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Alvarez cancels Golovkin rematch over drugs controversy

Boxers Saul Alvarez (left) and Gennady Golovkin pose at a news conference in Los Angeles on February 27 to announce a rematch. AFP
Boxers Saul Alvarez (left) and Gennady Golovkin pose at a news conference in Los Angeles on February 27 to announce a rematch. AFP

Alvarez cancels Golovkin rematch over drugs controversy

Saul “Canelo” Alvarez on Tuesday withdrew from his rematch against middleweight rival Gennady Golovkin over his failed drugs test but is optimistic the fight can be rescheduled later this year.

At a press conference in Los Angeles, Alvarez’s promoters Golden Boy said the likely suspension for the failed tests made it impossible to stage the May 5 bout in Las Vegas.

“We’re going to have to cancel the May 5 rematch,” Golden Boy Promotions president Eric Gomez said. “We’ve been advised that given the regulations in Nevada it’s unlikely that Canelo will be cleared to fight in May.

“We’re hoping that Canelo will be cleared to fight in the summer, allowing us to reschedule the fight in August or September.”

Mexican star Alvarez, who was already under suspension from the Nevada State Athletic Commission, insisted he was a “clean fighter”.

“I am truly shocked about what has happened, and for those who have doubts and suspicions about my integrity, I have always been and always will be a clean fighter,” Alvarez said through an interpreter.

“I want to apologise to . . . everyone who is involved in the promotion of this event and especially to the fans. I respect this sport. I will always be a clean fighter.”

Tainted meat?

Alvarez and Golovkin fought to a controversial draw in their first meeting in Las Vegas last September, a fight most neutrals believed unified champion Golovkin had won.

Their rematch at the T-Mobile Arena next month was expected to be one of the biggest fights of 2018 but was thrown into uncertainty after it emerged Alvarez had tested positive for Clenbuterol on February 17 and 20.

Alvarez and Golden Boy had steadfastly denied any wrongdoing, saying the drug had entered the fighter’s system inadvertently through contaminated meat in his native Mexico.

The fight was initially expected to go ahead but was placed in jeopardy when the Nevada commission temporarily suspended Alvarez on March 23 and set a hearing date for April 10.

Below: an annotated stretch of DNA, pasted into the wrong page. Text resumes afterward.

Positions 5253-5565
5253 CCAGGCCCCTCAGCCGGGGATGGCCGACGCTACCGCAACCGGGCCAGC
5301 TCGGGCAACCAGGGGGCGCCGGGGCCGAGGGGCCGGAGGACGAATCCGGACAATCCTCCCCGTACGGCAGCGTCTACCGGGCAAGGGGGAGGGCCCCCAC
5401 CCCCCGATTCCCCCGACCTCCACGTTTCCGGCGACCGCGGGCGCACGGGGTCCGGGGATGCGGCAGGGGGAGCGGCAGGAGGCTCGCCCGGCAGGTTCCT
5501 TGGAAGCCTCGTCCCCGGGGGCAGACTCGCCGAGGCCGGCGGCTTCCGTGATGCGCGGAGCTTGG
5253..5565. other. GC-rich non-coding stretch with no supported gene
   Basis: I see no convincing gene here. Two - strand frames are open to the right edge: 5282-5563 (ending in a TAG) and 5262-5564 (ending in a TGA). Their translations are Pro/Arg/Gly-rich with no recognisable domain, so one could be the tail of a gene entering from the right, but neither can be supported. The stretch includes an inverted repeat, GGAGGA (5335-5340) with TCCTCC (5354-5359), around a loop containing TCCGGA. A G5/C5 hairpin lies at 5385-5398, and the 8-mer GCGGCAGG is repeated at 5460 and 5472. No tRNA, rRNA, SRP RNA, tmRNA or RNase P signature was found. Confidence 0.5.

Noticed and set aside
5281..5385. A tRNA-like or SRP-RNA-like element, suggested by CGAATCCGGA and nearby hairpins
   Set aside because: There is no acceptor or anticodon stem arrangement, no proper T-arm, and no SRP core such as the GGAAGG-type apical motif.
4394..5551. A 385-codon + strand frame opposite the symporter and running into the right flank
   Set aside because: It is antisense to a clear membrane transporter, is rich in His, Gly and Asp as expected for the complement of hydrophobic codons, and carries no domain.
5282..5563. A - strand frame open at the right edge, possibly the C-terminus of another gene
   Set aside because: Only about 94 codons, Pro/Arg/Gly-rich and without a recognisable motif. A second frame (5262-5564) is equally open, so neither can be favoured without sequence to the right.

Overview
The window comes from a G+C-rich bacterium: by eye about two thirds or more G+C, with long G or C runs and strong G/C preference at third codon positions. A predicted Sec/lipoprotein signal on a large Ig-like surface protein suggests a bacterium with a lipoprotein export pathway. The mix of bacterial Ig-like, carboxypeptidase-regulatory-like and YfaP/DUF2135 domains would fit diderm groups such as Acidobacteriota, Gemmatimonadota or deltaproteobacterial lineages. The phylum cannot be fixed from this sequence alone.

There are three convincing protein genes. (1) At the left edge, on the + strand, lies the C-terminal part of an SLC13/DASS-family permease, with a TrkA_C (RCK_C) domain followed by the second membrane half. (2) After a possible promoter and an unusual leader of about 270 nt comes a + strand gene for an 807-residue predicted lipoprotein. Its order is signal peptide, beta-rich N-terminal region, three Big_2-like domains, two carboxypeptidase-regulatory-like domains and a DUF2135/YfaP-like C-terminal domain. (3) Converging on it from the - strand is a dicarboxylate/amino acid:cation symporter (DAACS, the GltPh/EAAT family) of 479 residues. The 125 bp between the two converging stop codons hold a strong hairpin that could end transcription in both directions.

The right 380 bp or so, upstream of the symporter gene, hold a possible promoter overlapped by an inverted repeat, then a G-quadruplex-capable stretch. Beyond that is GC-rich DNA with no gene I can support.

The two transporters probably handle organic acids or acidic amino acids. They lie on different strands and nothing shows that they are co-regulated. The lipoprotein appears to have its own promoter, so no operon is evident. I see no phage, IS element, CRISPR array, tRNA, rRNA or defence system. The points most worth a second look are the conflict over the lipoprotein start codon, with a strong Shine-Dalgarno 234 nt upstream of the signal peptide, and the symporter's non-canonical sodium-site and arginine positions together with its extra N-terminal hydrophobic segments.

Nevada commission executive director Bob Bennett subsequently filed a formal complaint against Alvarez requesting that authorities consider a formal suspension against the Mexican fighter at a regularly scheduled meeting on April 18.

The T-Mobile Arena had already started offering refunds for tickets to the fight, venue owner MGM Resorts International said.

‘Less drama, more fighting’

Golovkin – who accused Alvarez of deliberately taking performance-enhancing drugs but was nevertheless ready to fight – said in a statement that he planned to press ahead with a bout on May 5 against an as-yet unknown opponent.

“I am looking forward to returning to Las Vegas for my 20th title defense and headlining my first Cinco De Mayo event on May 5,” Golovkin said in emailed comments.

“It is time for less drama and more fighting.”

Alvarez could in theory face up to a year’s suspension for his failed drugs test.

However, given it is a first offence, and provided he cooperates with Nevada investigators, he could see that sentence reduced to six months.

With drug sanctions in boxing backdated to the date of the failed test, a six-month ban would mean he would be free to reschedule his meeting with Golovkin on the Mexican Independence Day holiday weekend in early September – a popular slot for fights in Las Vegas.

Alvarez said he was ready to submit to extra drug-testing to prove he was clean.

“I am sad and I feel powerless that I can’t make this fight happen at this point,” he said.

“I’m willing to do whatever they request to prove that I’m a clean fighter. I have nothing to hide, I want to be transparent and open in this process.”

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